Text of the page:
University grows Yellow Ribbon Program

GW will expand its commitment to the Yellow Ribbon Program, providing a 35 percent increase in tuition benefits for graduate student veterans through the Post-9/11 GI Bill, the University announced last month.

The University will now pay $5,120 per veteran graduate student per year, a 35 percent increase in support, bringing the total cost of the Yellow Ribbon Program for the University to $2.8 million.

Under the Yellow Ribbon Program, the U.S. Department of Veterans Affairs matches the University’s tuition contribution, bringing the total tuition award for each graduate student up to $10,240.

“This is a great step for GW’s student veterans,” Andrew Sonn, director of customer service for Student and Academic Support Services, said. “It reaffirms GW’s continued strong support of the Yellow Ribbon Program and veterans’ access to world class educational opportunities we provide at GW.”

Of the 161 GW students currently participating in the Yellow Ribbon Program, 102 are graduate students.

“I am very proud of GW for stepping up to the plate to assist returning eligible veterans’ transition back into civilian life and resume their education toward what will hopefully be fulfilling careers and successful lives,” Senior Vice President for Student and Academic Support Services Robert Chernak said in an e-mail.

Sonn said the increase in monetary support for veterans in the program may bolster the number of graduate student veterans, who currently make up approximately 300 of the 400 veterans on campus. Veterans eligible for the program must have been honorably discharged from the military after having served at least 36 months of active duty after Sept. 10, 2001.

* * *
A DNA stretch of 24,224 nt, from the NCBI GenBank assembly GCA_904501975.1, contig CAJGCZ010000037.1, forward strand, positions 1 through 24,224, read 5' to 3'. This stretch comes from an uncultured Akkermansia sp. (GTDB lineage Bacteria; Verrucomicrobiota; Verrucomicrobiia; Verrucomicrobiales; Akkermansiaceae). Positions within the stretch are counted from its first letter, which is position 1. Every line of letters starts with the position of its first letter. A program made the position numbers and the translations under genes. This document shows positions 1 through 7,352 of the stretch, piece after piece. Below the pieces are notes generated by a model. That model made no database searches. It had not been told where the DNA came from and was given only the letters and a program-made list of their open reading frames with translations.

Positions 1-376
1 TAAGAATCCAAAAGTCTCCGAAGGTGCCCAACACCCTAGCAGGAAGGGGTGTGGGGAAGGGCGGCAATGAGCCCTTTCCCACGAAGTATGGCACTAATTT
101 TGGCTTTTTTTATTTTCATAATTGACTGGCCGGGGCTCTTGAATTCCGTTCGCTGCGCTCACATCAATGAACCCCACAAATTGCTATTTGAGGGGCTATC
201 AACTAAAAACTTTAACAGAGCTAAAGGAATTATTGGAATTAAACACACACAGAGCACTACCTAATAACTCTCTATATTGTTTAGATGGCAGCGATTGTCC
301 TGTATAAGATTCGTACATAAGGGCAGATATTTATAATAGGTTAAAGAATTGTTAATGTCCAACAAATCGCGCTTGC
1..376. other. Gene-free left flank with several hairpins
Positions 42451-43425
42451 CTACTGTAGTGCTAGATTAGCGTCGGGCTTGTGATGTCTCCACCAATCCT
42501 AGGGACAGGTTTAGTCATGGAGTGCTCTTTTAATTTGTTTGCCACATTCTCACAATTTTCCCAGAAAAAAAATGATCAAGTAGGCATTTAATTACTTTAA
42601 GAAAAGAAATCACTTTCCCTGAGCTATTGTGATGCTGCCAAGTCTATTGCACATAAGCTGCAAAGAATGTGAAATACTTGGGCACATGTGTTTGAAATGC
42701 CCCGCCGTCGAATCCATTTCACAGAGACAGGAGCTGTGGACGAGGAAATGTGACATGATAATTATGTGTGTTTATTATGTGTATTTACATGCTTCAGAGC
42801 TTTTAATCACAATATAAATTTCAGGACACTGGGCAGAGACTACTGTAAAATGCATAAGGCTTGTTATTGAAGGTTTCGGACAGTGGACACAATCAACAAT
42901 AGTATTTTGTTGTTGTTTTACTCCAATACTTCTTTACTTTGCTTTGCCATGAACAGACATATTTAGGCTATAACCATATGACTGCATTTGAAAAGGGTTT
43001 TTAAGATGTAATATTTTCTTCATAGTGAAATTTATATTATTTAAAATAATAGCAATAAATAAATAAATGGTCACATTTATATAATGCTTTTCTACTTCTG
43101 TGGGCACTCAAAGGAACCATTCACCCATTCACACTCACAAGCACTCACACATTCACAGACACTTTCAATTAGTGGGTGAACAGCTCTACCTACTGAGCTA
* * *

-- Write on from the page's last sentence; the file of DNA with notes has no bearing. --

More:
“It is difficult to predict at this point, but I expect that this increased Yellow Ribbon Program investment on the part of GW should attract graduate student veterans in the long term,” Sonn said. “We are pleased if this is the case because individuals with military experience add much value to classrooms on both the undergraduate and graduate levels.”

But Chernak said the increase is less about enrollment numbers and more about giving back to the veteran community.

“The motivation to increase yellow ribbon benefits for students is not necessarily directed to induce enrollment increases, although that may be a by-product of the initiative,” Chernak said. “But, rather, to ease the financial burden of American heroes who have served their country and who are motivated to retool themselves and prepare for the next stages of their life.”

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